Around 1938, the remaining grounds of the Institute were covered with detached houses on Sherbourne and Dudley Park Roads. This necessitated re-numbering of the west side. The three new houses on Dudley Park Road became 8, 10 and 12. Number 4 became 16. This is Dudley Court Rest Home. Number 6 became 20 (Fairfield). Number 8 became 24, 10 became 28, and all the numbers from 12 onwards had twenty added on, so 12 became 32, and so on.

 

Since the war, there have been many changes, and the west side has seen most of these. Bill Simpson, Doctor Finlay from the TV series, lived at number 16 from c. 1947 to c. 1954. Number 16 then became a dance studio, the Starlite School of Dancing, from c. 1954 to c. 1960. In 1973 it was converted into 6 flats, then became a rest home in 1977. In 1984 the home took over numbers 1 and 3 across the road, but these became flats in 1997. Next to number 1, the Carrs Lane Trust built across the gardens of 51 Station Road after demolishing that house, creating 1a Dudley Park Road. Number 20, always known as Fairfield, became  'the first municipal home in the country for deaf and blind people' in 1952, after wartime use as a hostel. In 1973 it became a childrens home, and was demolished c. 2010, with the institution itself having moved to Erdington in 2004. See the Connecting Histories website for more information. The site is adjacent to the large Christadelphian Homes complex on and behind Sherbourne Road, and may become part of it in the future. Number 24 was listed as a nursing home from 1941 to 1950. A midwife lived there before and after. This house, known previously as Churchfield, was demolished and replaced by Sharon Court flats in 1974. Number 28, Avonmore, was occupied by a doctors' surgery in 1988 and demolished and replaced two years later. Number 32, Stantor, remains standing.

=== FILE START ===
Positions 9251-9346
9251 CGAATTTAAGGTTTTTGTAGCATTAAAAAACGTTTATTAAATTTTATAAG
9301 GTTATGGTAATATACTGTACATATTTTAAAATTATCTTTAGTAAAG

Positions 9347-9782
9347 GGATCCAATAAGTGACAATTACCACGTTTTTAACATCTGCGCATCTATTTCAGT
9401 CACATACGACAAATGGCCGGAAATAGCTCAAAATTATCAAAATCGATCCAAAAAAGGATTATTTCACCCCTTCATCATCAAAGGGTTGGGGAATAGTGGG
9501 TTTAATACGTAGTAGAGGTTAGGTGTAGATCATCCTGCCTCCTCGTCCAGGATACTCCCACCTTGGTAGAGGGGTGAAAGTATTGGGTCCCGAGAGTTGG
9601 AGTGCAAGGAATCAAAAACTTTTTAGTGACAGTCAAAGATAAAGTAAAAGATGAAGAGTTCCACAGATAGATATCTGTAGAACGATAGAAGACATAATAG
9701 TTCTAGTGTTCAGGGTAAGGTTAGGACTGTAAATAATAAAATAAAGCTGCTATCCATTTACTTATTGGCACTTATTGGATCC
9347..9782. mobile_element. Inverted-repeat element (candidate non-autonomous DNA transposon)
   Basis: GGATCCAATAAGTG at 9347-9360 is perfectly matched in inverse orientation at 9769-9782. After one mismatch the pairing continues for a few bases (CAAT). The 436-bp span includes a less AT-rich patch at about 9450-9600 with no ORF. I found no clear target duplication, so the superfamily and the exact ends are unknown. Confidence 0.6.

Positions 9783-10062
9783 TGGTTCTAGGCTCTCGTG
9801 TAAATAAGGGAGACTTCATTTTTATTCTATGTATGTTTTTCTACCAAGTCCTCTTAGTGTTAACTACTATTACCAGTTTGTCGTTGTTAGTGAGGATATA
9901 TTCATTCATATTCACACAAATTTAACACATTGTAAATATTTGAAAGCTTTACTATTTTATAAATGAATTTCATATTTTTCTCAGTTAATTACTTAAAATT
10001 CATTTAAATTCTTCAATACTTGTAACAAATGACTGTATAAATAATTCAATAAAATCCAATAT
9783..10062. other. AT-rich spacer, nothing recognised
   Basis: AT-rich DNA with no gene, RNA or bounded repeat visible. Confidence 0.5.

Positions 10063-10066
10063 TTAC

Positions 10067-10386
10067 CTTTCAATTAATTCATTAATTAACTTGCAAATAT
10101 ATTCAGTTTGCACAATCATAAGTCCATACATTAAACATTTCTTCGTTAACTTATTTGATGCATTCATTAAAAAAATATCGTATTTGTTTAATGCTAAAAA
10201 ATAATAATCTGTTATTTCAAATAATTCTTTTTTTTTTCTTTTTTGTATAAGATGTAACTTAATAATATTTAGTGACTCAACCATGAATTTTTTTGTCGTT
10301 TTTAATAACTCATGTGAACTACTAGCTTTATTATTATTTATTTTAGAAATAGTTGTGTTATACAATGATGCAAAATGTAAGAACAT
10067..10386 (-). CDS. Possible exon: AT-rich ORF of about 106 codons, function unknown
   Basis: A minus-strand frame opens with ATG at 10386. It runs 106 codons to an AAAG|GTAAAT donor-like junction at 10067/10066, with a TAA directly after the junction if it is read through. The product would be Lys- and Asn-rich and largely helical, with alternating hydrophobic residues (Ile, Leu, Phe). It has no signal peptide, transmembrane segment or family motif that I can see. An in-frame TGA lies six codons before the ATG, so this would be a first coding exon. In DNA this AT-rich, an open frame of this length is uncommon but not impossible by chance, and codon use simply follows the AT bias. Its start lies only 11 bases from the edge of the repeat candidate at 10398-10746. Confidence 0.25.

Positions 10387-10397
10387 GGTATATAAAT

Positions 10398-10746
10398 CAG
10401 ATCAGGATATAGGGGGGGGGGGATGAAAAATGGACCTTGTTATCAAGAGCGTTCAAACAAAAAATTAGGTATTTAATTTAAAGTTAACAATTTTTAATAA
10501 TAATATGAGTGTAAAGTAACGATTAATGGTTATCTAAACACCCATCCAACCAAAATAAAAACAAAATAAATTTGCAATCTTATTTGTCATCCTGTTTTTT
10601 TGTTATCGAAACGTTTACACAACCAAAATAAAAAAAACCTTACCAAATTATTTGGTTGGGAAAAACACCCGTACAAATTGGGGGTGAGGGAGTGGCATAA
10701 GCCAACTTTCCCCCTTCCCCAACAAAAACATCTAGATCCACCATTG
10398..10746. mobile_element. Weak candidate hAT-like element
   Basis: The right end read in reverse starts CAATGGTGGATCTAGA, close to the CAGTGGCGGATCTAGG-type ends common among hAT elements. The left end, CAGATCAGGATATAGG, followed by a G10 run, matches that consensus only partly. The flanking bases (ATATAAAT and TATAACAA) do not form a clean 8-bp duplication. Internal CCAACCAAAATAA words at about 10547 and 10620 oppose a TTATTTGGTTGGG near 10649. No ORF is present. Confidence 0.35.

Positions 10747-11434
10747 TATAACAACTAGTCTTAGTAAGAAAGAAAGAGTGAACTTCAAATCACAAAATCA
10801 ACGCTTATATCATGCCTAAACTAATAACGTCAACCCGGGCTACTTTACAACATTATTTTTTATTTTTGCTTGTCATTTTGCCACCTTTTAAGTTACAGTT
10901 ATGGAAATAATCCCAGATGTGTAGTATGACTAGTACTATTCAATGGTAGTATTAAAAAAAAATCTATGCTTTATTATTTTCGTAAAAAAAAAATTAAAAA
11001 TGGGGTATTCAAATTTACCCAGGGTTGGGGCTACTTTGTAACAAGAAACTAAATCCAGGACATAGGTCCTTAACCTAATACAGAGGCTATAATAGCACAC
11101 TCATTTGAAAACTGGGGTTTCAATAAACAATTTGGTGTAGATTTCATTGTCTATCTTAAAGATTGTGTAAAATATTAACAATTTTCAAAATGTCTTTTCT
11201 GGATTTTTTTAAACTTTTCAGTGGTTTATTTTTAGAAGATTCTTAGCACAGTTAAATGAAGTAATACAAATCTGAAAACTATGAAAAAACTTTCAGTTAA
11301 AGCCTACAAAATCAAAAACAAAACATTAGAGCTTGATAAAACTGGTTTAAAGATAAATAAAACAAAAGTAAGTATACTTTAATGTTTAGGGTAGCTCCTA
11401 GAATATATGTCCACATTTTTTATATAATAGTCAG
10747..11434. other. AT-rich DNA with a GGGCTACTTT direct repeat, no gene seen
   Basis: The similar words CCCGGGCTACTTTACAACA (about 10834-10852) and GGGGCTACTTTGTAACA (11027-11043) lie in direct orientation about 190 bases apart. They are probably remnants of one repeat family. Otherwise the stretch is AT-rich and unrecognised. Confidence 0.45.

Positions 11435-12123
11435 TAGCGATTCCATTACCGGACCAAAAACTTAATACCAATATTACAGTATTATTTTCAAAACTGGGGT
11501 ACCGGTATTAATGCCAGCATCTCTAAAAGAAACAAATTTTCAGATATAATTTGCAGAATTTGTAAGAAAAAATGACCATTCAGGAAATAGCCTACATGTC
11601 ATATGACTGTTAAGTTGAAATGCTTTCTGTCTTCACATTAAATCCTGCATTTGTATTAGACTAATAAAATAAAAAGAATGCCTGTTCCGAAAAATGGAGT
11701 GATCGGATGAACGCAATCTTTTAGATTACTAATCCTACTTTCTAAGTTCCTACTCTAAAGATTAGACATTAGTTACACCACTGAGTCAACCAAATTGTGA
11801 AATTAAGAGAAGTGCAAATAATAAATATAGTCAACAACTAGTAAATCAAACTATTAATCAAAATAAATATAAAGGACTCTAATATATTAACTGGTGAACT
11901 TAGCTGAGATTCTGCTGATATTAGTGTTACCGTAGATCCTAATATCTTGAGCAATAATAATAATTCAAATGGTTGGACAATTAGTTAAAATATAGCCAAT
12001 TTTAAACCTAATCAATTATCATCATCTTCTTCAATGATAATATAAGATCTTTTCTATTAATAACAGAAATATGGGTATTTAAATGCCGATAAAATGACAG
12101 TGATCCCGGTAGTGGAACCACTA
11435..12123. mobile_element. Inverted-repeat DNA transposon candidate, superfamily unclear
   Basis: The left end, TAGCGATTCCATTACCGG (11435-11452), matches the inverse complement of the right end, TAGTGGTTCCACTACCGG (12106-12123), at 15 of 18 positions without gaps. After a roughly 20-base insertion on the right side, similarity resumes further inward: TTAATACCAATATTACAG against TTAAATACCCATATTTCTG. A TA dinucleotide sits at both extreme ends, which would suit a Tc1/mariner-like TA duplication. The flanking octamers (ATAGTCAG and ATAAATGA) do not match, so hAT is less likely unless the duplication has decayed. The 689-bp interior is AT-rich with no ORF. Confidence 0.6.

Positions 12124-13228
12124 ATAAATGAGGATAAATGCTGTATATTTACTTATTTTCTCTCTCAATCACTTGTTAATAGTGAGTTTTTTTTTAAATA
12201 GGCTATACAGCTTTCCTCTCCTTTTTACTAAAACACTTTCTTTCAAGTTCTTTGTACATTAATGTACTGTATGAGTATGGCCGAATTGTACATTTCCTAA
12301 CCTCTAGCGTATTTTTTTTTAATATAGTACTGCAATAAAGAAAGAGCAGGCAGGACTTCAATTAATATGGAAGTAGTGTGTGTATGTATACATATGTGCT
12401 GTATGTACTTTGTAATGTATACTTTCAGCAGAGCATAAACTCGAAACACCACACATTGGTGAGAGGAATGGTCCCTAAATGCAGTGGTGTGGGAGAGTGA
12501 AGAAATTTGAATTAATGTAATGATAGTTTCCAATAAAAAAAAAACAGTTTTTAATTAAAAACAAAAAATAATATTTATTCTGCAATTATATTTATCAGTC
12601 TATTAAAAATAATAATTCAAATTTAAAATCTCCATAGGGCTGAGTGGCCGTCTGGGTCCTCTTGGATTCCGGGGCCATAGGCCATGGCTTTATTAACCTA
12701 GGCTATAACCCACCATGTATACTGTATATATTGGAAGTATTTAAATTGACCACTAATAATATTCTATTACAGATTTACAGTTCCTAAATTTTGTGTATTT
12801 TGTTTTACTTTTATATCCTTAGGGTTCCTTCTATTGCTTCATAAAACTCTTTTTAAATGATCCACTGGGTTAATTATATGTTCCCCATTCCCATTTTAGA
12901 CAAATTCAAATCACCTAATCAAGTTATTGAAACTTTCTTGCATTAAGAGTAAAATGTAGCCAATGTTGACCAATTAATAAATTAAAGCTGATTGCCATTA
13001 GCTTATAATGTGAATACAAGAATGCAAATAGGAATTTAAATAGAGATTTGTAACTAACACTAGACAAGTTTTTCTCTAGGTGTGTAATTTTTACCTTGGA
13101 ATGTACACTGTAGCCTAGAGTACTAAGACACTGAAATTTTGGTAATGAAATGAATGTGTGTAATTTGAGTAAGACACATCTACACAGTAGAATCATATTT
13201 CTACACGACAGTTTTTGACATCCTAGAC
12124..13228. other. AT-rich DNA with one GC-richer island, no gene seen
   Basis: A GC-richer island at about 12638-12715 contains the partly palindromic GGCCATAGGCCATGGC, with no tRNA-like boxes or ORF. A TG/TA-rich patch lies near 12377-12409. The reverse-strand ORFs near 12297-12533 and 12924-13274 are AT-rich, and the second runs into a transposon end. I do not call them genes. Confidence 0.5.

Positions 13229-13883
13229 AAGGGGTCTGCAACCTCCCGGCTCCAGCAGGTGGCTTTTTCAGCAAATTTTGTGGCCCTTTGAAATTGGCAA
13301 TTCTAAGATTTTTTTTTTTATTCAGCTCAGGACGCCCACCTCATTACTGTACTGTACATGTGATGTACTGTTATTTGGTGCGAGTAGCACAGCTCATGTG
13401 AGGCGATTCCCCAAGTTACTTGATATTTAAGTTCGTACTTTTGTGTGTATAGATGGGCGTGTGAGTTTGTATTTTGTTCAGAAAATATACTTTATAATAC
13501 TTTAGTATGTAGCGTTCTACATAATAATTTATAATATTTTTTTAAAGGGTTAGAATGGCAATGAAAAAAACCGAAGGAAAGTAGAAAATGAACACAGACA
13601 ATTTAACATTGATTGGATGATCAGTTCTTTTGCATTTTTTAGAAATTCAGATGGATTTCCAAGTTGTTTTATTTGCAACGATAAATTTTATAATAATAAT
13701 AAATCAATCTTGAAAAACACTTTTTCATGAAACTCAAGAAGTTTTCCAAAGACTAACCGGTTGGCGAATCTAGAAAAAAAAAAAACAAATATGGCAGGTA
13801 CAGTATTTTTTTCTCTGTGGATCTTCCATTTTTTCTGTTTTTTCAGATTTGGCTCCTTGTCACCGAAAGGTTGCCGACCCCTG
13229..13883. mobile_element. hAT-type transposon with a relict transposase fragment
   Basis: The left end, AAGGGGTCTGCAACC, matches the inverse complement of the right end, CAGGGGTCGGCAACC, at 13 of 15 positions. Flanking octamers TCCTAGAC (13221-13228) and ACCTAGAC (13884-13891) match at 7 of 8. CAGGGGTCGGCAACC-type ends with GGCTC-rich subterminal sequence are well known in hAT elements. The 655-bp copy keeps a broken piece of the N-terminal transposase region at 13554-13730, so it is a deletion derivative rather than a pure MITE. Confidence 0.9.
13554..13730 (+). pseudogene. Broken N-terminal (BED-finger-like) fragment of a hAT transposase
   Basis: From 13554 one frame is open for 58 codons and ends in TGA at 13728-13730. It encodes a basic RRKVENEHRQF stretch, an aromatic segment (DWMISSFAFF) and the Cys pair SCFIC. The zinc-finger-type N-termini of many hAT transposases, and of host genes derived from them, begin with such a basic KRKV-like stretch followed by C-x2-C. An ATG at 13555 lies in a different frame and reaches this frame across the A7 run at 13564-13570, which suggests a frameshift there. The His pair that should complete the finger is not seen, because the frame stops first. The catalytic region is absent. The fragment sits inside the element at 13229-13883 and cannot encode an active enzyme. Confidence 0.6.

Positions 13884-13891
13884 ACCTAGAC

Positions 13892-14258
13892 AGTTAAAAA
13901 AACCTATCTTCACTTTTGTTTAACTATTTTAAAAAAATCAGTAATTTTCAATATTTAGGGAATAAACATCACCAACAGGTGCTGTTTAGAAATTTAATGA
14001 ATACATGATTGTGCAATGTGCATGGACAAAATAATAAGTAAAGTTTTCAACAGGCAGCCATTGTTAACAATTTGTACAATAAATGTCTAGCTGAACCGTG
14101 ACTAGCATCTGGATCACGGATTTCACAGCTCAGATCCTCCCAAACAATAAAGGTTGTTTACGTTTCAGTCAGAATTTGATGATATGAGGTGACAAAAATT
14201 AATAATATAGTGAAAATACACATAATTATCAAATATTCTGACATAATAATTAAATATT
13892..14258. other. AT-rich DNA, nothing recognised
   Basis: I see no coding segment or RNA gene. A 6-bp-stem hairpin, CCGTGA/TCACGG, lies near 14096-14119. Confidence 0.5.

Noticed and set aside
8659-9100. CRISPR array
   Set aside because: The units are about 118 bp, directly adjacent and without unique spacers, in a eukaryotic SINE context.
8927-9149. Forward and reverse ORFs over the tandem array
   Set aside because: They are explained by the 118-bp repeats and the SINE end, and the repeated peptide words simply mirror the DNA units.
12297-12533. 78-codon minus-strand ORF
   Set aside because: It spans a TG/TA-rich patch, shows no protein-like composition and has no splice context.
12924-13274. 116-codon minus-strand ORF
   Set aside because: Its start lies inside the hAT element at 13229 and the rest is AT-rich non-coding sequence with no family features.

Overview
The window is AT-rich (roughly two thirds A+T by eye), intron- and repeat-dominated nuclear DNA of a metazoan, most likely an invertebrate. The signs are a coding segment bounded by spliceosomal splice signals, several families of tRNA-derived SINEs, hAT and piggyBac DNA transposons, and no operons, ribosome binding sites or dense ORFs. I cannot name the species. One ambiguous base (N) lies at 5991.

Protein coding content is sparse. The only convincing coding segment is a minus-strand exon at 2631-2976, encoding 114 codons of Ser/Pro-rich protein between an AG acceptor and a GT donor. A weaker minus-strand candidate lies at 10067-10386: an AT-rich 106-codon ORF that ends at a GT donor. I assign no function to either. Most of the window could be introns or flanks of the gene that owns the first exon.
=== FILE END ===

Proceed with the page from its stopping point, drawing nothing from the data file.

With houses as large as those built before 1900, it was likely they would be occupied by more than one family as the twentieth century progressed. For example, the 1930-1 voters' list has 3 surnames at number 1, and 3 at number 12. By 1935, number 1 had been divided into 1 and 1a (not the same as the later Carrs Lane 1a, a separate building), with 1 having 4 surnames, and 12 having 5. By 1945, number 1 had 5 surnames, 1a had 3, 7 had 3, and 24 (the old number 8) had 4 surnames. By 1950, number 32 had 5 surnames. By 1955, number 5 had 4 surnames, number 32 had 2, number 28 had 2, and number 24 had 5. This was most probably functioning as a care home. Number 20 was a home for blind and deaf women, and number was 16 in 2 flats. Number 24 had 7 surnames in 1960, and in 1965 number 1 had 4 surnames, number 3 had 6, number 5 had 2, number 32 had 4, number 24 had 7, and number 16 had 5 surnames. Number 7 was in 5 flats in 1973. It would appear that this picture was a result of a mixture of lodgers' rooms, care facilities and flats over time.